We identified two policy considerations that supported our decision in Barcelo. First, allowing these suits could disrupt the attorney-client relationship. If third parties could sue for estate-planning legal malpractice, attorneys would be distracted by the threat of future lawsuits from disgruntled heirs, making them less able to serve their clients. Id., at 578. Second, third-party estate-planning malpractice suits would allow disappointed beneficiaries to seek a greater share of the estate by claiming the testator's true intent was different from what is expressed in a formally-executed will, and thus create "a host of difficulties." Id.
Cox Smith contends Barcelo bars all legal malpractice suits brought by non-clients, with the exception of estate-planning malpractice claims brought by executors, like that in Belt. To adopt the rule Cox Smith suggests would place us alone among the states, and would unnecessarily immunize attorneys who commit malpractice. None of the concerns we voiced about third-party malpractice suits apply to malpractice suits brought by an estate's personal representative. The threat of executor lawsuits will not impede the attorney-client relationship, because the estate's suit is based on injury to the deceased client, as opposed to any third party. The estate's suit is identical to one the client could have brought during his lifetime. An estate's interests, unlike a third-party beneficiary's, mirror those of the decedent. Belt, 192 S.W.3d at 787.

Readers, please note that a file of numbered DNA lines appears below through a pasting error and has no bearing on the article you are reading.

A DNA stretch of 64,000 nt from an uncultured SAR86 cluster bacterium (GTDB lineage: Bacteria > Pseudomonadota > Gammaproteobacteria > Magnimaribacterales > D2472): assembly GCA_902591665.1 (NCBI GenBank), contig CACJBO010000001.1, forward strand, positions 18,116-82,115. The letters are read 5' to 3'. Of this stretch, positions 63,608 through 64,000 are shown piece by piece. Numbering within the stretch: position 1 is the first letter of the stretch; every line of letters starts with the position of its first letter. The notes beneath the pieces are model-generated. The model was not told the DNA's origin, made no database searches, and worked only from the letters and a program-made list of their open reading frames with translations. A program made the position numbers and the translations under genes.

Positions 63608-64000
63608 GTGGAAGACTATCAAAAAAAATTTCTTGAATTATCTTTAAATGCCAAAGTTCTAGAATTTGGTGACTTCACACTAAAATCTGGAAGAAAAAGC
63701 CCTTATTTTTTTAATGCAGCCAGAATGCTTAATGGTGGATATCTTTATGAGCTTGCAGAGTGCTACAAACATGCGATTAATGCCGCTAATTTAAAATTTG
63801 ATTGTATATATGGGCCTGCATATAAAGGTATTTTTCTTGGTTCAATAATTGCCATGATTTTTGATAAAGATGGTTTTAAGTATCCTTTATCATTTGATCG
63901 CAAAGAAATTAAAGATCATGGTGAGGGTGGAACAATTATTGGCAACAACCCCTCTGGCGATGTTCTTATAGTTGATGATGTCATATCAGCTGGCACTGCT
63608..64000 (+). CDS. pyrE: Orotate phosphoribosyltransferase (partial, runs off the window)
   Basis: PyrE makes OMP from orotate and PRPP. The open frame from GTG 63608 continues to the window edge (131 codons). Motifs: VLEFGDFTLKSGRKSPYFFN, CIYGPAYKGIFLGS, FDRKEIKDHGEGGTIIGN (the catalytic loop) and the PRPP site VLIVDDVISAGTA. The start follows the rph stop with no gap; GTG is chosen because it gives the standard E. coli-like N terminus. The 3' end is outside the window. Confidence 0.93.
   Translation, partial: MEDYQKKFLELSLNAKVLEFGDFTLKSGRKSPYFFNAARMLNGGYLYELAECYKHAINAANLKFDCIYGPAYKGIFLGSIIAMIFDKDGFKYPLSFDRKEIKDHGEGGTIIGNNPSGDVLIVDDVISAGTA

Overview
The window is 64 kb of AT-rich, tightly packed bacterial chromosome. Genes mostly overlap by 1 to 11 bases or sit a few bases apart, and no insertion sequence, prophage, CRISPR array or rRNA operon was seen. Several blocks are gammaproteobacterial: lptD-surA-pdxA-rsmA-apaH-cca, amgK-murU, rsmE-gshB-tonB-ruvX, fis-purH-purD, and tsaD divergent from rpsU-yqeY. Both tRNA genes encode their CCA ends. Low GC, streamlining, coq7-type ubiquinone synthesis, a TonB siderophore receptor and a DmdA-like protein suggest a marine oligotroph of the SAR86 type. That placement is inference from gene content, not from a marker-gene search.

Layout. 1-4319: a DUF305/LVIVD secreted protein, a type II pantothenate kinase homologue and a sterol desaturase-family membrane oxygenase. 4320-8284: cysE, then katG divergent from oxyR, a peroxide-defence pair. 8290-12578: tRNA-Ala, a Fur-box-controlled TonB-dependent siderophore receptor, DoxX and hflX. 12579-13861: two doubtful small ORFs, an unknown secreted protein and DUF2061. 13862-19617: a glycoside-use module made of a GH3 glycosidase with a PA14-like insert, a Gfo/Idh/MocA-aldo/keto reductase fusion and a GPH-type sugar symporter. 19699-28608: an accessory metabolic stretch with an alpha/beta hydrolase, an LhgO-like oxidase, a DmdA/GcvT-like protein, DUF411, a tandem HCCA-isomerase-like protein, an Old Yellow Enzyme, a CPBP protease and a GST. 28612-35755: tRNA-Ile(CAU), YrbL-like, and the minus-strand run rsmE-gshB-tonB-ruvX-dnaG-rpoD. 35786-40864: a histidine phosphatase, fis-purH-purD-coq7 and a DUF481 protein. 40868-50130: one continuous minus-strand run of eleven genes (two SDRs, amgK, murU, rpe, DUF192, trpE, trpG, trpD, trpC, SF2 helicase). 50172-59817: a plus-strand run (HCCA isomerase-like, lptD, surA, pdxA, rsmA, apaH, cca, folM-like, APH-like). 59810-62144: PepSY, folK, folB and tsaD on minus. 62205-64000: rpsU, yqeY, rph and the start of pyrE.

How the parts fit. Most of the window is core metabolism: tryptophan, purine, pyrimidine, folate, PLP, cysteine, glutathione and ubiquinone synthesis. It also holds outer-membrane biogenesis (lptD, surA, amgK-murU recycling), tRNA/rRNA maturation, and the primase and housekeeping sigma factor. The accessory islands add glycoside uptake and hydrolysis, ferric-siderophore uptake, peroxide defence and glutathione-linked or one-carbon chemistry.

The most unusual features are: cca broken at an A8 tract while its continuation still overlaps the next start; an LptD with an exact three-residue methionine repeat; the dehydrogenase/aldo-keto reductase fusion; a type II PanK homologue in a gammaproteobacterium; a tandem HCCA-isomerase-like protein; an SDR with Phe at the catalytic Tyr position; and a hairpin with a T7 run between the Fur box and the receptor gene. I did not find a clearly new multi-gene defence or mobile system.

In Belt, we noted that several considerations should discourage beneficiaries who also act as an estate's personal representative from pursuing estate-planning malpractice claims in order to increase their own shares. First, mismanagement could subject the personal representative to removal. Belt, 192 S.W.3d at 787-88 (citing TEX. PROB. CODE § 222(b)(4)). Second, any damages recovered would be paid to the estate, then distributed according to the existing estate plan. Id. at 788. These concerns are not present here because O'Donnell is not a beneficiary of Corwin's will or Des Cygne's, and furthermore, the claim is not for estate-planning malpractice.
Cox Smith argues that the estate's interest in this suit is not truly in line with the decedent's because Corwin had always intended to keep the community-property stock out of the trust and treat it as his own property, and he did so without seeking the declaratory judgment Cox Smith recommended. This argument, though, goes to the weight of the legal malpractice claim and does not change the fact that O'Donnell "stands in the [deceased's] shoes" in assessing the claim's merit and deciding whether or not to assert it on the estate's behalf. Id. Of course, if the evidence demonstrates that Corwin would have ignored Cox Smith's advice no matter how competently provided, the malpractice claim will fail for lack of proximate causation. But at this point in the proceedings, the merits of the malpractice claim are undeveloped. There is at least some evidence that Corwin would have followed his lawyers' advice to pursue a declaratory judgment if they had clearly advised him to do so or warned him adequately of the severe consequences of mischaracterizing community assets.
The dissent asks, "would the client be rooting for the executor and the beneficiaries?" The answer is almost certainly yes. The Des Cygne beneficiaries received fixed amounts under Corwin's will. The only beneficiaries that stand to benefit from the suit against Cox Smith are the charity to which Corwin intended to leave the bulk of his estate and possibly Corwin's widow.